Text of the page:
Are University Presidents Really in Charge?
Brad Wolverton and Andrea Fuller of the Chronicle of Higher Education filed a report recently that demonstrates a disturbing trend among major American universities: that college presidents may not have clear authority over their athletic programs at their schools. Reviewing the contractual language of the presidents and chancellors of the 25 schools with the largest athletic programs in the country, they found that not one head administrator had explicit powers of oversight over sports. This includes schools that have faced major NCAA sanctions in recent months, such as Penn State, where even new president Rodney A. Erickson does not have power over the bruised athletics department. When it comes to sports, presidents tend to use the lack of specific contractual language to avoid “rock[ing] to boat with boards, benefactors, and political supporters who want to win.”
Recently, the NCAA’s Board of Directors put forth a proposal that would allow them to specifically name presidents of universities and others with oversight of athletics in infractions findings even if the individuals were not directly involved in the allegations. Clearly the NCAA itself assumes that leaders of universities have control over their athletics departments, but it seems that in fact as well as practice, this is often not the case. An anonymous president is referenced in The Chronicle story arguing that he did not want contractual language about athletics because he felt that doing so would be to hold himself responsible for things and people outside his control.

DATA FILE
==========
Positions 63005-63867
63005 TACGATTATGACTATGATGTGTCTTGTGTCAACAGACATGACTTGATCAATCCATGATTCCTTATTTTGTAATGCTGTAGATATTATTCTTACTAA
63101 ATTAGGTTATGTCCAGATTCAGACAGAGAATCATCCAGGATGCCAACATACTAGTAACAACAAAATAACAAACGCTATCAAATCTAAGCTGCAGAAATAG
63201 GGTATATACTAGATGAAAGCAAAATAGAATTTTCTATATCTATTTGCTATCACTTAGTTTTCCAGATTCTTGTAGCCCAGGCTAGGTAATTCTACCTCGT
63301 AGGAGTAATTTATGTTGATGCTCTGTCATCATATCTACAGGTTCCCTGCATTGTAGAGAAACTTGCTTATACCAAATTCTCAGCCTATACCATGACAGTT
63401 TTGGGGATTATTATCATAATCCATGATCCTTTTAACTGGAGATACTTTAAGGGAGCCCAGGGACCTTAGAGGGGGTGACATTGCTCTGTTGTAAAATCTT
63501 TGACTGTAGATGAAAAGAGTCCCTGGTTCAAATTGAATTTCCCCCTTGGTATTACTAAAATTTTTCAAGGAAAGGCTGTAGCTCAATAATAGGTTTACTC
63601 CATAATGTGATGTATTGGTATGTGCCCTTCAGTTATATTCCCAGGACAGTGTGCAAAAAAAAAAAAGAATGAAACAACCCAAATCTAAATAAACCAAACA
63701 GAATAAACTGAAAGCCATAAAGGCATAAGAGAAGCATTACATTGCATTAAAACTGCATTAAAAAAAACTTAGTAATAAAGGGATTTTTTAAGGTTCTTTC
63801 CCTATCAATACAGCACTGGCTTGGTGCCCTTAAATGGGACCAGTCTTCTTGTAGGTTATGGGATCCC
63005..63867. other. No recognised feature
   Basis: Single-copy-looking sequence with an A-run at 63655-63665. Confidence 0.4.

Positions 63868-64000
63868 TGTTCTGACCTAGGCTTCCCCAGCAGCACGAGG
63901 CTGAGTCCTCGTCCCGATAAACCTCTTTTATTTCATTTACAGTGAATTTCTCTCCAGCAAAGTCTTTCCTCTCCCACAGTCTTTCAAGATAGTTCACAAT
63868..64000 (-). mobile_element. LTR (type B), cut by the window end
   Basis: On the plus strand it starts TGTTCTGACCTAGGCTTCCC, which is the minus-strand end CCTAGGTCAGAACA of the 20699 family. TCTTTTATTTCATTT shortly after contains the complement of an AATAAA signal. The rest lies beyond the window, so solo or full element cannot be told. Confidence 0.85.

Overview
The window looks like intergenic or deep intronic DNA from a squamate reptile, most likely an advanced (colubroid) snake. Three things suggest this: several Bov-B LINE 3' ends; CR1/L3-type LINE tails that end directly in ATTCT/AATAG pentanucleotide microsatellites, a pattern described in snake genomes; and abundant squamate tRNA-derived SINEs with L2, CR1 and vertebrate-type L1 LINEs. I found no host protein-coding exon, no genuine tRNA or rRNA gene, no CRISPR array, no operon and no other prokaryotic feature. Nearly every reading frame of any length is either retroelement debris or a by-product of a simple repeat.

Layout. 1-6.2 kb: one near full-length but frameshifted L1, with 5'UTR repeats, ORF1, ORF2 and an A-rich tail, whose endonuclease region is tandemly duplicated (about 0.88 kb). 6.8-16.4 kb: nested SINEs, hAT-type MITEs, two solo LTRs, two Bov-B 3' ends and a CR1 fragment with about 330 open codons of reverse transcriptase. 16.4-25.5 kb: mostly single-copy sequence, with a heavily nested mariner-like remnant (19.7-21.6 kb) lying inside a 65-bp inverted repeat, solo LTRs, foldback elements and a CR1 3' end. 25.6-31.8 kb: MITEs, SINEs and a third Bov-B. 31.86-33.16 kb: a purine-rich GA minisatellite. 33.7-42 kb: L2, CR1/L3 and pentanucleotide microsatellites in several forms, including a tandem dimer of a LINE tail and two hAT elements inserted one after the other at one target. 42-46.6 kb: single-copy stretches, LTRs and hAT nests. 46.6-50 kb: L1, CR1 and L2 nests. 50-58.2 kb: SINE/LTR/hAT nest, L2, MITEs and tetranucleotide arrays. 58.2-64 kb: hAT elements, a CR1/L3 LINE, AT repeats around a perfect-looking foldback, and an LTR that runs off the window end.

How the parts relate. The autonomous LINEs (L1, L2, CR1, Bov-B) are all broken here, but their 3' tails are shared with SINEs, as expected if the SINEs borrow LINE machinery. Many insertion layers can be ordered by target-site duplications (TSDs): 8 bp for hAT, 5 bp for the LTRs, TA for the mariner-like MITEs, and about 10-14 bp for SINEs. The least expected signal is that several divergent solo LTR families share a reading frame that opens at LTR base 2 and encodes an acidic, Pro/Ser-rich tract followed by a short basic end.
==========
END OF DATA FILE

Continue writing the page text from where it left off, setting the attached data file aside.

There is something seriously wrong with the picture painted in Wolverton and Fuller’s article. One of the most visible branches of many American universities appears to be without real oversight so long as the teams win. This winning-first culture is a large part of the problem facing many major universities who are facing sanctions against their athletic departments. Sports are part of the college experience, but many of the individuals entrusted with the maintenance of these institutions do not want to take on the responsibility of policing the most public face of the school. In doing so, presidents and chancellors are opening themselves and, more importantly, their schools to a damaged reputation and to strong critique from outside. It is the job of these presidents and chancellors to maintain and improve their institutions of higher learning and to do so they must take control of the sports programs.